In a rush to buy the latest sexy, metallic equipment climbers often overlook the less glamorous side to their arsenal – the textile equipment such as slings and harnesses.
Some climbers even parade their fluffy slings and 20-year-old harnesses as battle-worn badges of honour. But the most advanced and lightweight karabiner in the world won’t do you any good if the tape it’s attached to is dangerously weak. So when is it time to bin it?
What is textile equipment?
Textile equipment means ropes, slings, harnesses. But here we’ll leave ropes aside – although they are textiles, the technologies involved are somewhat different, and their strength giving fibres are protected by an outer sheath. What we’re looking at here is tape in all its uses; from simple slings, to sewn-in slings on cams, to belay loops on harnesses.
How is tape made?
The first slings used by climbers were no more than knotted loops of hawser-laid rope or cord, but like ropes, the introduction of nylon caused a revolution. This provided the much needed advance in technology, being stronger and lighter, and the first factory stitched slings began to appear. Modern stitched slings now fall into two camps, nylon and spectra (Dyneema). Nylon slings are manufactured of “flat” woven tape (cheap, light, flexible), or have a tubular construction (stronger, more durable, more expensive, bulky). Dyneema slings combine the best of both types of nylon tapes, being very light and strong, and in addition are less susceptible to UV damage. However the melting point of Dyneema is lower than nylon (which is low anyway), and being less elastic it doesn’t absorb as much energy under a shock load.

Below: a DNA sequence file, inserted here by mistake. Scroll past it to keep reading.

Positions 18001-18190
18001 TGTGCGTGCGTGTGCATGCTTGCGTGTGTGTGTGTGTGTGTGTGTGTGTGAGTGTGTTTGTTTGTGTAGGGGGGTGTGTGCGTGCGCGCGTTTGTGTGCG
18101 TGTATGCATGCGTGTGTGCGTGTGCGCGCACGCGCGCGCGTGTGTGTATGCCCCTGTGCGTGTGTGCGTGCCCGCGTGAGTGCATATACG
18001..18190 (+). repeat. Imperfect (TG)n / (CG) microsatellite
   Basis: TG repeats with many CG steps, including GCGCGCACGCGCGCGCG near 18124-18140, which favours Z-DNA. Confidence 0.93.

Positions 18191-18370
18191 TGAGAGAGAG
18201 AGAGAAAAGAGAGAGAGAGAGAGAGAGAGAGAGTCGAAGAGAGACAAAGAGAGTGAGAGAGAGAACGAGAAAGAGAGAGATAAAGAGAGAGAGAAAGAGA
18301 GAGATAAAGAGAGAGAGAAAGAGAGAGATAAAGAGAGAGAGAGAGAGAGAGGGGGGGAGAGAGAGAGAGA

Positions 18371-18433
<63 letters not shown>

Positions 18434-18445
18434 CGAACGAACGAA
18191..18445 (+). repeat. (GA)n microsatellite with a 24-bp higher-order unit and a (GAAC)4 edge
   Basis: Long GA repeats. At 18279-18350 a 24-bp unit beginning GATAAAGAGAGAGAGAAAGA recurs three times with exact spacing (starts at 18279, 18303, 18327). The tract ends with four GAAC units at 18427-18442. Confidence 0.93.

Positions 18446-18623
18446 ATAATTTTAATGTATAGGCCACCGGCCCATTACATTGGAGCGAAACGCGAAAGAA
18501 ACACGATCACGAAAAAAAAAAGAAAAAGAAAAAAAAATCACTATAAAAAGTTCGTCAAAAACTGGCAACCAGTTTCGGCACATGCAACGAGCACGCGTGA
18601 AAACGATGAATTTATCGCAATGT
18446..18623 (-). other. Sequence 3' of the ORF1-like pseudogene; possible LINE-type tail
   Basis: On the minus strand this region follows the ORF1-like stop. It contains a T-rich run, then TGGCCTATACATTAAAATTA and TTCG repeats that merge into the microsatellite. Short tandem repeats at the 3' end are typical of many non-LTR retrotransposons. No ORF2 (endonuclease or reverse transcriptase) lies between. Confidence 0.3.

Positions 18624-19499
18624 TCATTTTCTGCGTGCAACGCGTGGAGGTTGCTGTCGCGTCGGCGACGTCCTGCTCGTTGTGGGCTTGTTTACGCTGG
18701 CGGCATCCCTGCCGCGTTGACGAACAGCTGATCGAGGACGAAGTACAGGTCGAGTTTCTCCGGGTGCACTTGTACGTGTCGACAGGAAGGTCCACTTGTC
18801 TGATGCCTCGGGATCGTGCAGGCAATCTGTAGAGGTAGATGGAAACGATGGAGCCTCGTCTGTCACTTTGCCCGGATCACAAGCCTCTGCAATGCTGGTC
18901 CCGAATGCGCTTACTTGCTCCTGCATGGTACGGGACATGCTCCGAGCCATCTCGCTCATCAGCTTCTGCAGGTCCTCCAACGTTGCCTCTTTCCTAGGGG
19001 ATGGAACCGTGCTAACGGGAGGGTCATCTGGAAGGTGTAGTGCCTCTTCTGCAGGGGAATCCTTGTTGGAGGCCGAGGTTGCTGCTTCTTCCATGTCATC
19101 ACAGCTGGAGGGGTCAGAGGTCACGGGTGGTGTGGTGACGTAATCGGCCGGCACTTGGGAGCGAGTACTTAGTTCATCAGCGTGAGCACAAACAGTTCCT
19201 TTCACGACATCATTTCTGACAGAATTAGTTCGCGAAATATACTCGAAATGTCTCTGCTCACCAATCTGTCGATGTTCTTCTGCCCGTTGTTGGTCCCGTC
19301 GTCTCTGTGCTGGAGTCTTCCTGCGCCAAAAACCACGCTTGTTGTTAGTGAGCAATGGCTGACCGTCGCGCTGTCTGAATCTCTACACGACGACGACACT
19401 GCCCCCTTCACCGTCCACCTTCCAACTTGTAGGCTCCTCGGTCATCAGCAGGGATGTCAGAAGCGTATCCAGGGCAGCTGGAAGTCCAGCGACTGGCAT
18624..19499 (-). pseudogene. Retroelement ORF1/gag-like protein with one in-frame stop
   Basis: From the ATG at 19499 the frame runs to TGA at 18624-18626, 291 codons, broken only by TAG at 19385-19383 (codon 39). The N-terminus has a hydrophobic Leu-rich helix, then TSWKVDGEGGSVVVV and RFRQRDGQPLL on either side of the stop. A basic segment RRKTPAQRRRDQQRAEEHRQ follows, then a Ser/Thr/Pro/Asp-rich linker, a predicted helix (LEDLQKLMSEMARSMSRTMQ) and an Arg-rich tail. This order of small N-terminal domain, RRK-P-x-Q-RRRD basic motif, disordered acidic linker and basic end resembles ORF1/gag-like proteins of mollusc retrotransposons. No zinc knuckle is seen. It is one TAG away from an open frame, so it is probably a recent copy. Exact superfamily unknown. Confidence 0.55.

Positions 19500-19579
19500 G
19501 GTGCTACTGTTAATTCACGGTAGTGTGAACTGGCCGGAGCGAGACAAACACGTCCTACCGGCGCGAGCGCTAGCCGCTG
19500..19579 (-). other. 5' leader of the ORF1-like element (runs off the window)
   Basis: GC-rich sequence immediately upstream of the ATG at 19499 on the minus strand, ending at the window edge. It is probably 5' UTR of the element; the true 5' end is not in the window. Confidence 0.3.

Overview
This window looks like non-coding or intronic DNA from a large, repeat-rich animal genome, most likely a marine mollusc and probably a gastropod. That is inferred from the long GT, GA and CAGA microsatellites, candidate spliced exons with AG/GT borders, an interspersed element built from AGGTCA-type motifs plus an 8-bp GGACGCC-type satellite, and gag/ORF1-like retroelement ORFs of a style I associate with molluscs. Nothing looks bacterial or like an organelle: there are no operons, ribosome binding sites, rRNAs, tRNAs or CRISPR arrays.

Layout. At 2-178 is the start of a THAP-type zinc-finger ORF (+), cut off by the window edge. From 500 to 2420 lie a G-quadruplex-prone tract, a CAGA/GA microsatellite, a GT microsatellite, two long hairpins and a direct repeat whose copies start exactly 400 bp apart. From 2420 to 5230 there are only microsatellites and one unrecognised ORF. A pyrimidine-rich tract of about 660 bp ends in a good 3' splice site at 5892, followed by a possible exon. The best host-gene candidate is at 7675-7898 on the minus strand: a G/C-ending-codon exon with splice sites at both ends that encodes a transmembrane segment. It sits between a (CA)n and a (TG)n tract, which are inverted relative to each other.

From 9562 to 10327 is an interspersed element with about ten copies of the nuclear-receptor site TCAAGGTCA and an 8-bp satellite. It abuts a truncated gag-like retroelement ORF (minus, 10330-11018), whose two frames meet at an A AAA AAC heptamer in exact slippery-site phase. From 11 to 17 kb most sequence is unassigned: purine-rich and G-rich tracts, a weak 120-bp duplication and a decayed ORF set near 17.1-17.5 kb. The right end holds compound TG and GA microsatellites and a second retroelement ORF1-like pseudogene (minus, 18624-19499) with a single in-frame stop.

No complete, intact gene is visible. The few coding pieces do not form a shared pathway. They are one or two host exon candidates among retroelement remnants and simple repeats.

How does tape fail?
No incidents of direct tape failure have yet been reported to the BMC Equipment Investigation Panel, since another component of the safety chain normally fails first, and seriously compromised slings are usually easily identified and discarded by the user. However many, many incidents of sling failure have been observed worldwide, with the majority involving failure of badly weathered (abraded, frozen, thawed, UV damaged) in-situ slings. The other common mode of failure involves the melting of a sling from friction generated by pulling a rope through, or lowering off directly. Hand tied slings are also open to failure if the tape knot loosens.
How to prevent failure in use